Investors still trust flawed model despite credit crisis lessons?
If market movements followed a normal distribution, such a plunge would be extremely surprising. But what's really astonishing is that investors still appear to be relying on risk management techniques that were rubbished by the credit crisis, said Peter Thal Larsen.
The central flaw lies in believing that price movements in financial products follow a normal distribution around a central mean. Small fluctuations are common. Larger jumps or falls -- the narrow "tails" of a distribution charted on a graph -- are more rare. So anyone using this analysis to look at the oil market would have been very surprised by last week's selloff.
Clive Capital, the commodities hedge fund, has written to investors to point out that the drop in the Brent crude oil contract was a five standard deviation event, according to the Financial Times.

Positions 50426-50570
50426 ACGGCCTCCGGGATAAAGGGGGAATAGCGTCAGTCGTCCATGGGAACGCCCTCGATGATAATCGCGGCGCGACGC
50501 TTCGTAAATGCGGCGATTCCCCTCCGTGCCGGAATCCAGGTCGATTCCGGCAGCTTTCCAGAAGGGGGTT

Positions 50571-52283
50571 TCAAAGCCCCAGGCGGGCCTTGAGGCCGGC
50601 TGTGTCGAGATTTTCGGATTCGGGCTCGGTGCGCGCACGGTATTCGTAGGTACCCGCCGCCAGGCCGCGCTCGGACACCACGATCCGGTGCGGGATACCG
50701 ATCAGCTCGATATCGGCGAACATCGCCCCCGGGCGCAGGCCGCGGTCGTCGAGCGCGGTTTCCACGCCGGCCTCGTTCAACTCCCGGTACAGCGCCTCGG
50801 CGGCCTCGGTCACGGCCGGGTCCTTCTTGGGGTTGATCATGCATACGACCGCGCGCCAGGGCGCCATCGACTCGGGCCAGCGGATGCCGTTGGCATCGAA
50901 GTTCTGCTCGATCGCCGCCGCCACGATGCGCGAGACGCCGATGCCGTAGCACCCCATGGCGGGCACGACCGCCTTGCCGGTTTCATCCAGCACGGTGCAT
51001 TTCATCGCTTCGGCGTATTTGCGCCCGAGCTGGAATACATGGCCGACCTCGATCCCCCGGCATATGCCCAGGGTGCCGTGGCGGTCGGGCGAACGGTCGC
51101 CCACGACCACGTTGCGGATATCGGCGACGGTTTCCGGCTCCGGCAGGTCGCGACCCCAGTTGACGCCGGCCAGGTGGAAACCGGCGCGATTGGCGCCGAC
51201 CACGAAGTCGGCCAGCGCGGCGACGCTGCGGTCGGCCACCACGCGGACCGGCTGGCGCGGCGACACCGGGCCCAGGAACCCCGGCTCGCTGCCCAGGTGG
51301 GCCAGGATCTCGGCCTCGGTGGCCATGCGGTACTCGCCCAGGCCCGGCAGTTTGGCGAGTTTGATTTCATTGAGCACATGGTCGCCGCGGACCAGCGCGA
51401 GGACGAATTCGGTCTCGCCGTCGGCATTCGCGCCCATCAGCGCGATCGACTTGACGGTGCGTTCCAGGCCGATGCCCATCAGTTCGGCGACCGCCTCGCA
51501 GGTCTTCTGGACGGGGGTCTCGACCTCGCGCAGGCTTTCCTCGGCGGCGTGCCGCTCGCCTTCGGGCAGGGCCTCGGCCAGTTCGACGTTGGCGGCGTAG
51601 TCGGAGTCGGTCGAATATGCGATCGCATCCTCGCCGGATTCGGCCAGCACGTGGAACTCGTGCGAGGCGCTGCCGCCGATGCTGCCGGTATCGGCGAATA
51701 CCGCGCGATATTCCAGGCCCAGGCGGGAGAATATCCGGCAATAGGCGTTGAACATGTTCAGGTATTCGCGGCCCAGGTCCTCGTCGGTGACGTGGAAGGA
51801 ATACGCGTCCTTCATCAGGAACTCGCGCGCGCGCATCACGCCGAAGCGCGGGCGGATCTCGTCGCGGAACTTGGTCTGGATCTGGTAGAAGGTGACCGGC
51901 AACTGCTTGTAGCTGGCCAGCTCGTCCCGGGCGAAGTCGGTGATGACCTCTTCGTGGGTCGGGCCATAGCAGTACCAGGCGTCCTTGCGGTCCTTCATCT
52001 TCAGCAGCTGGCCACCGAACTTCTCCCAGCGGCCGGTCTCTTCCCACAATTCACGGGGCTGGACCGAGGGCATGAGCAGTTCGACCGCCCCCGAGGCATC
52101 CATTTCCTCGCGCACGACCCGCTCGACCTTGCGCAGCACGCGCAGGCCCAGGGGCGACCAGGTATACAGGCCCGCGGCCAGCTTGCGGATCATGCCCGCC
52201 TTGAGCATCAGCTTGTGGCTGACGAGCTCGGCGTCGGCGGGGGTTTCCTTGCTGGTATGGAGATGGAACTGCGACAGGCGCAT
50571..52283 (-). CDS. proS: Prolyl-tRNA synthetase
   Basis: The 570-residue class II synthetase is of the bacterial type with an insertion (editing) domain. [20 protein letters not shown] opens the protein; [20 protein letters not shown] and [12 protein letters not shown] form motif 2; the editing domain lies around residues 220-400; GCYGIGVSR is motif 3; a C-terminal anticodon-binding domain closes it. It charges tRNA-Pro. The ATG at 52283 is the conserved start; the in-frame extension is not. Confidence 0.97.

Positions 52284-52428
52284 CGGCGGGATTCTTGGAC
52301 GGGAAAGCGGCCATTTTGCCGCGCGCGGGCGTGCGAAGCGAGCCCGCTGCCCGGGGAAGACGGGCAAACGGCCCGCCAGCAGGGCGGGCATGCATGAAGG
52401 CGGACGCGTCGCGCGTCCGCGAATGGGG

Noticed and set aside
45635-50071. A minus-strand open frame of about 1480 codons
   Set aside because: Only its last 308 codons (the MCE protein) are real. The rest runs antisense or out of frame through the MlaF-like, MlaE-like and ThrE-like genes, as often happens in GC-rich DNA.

In a normal distribution, such an event should happen on just one trading day in every 1.7 million -- or about once every 7,000 years. But this type of analysis has been comprehensively undermined by the credit crisis.
To begin with, extreme movements happen much more regularly than they should if normal distribution data held true. Moreover, these fluctuations do not happen randomly, but tend to be clustered together. In other words, the "tails" are longer and fatter than the theory suggests.
Indeed, a glance at historical price movements shows the flaws of assuming oil price movements are normally distributed. The Brent crude price has moved, as it did last week, by 9.5 per cent or more on 33 days in the past two decades.
Copyright 2008 www.tradearabia.com
Copyright 2011 Al Hilal Publishing & Marketing Group
Provided by Syndigate.info an Albawaba.com company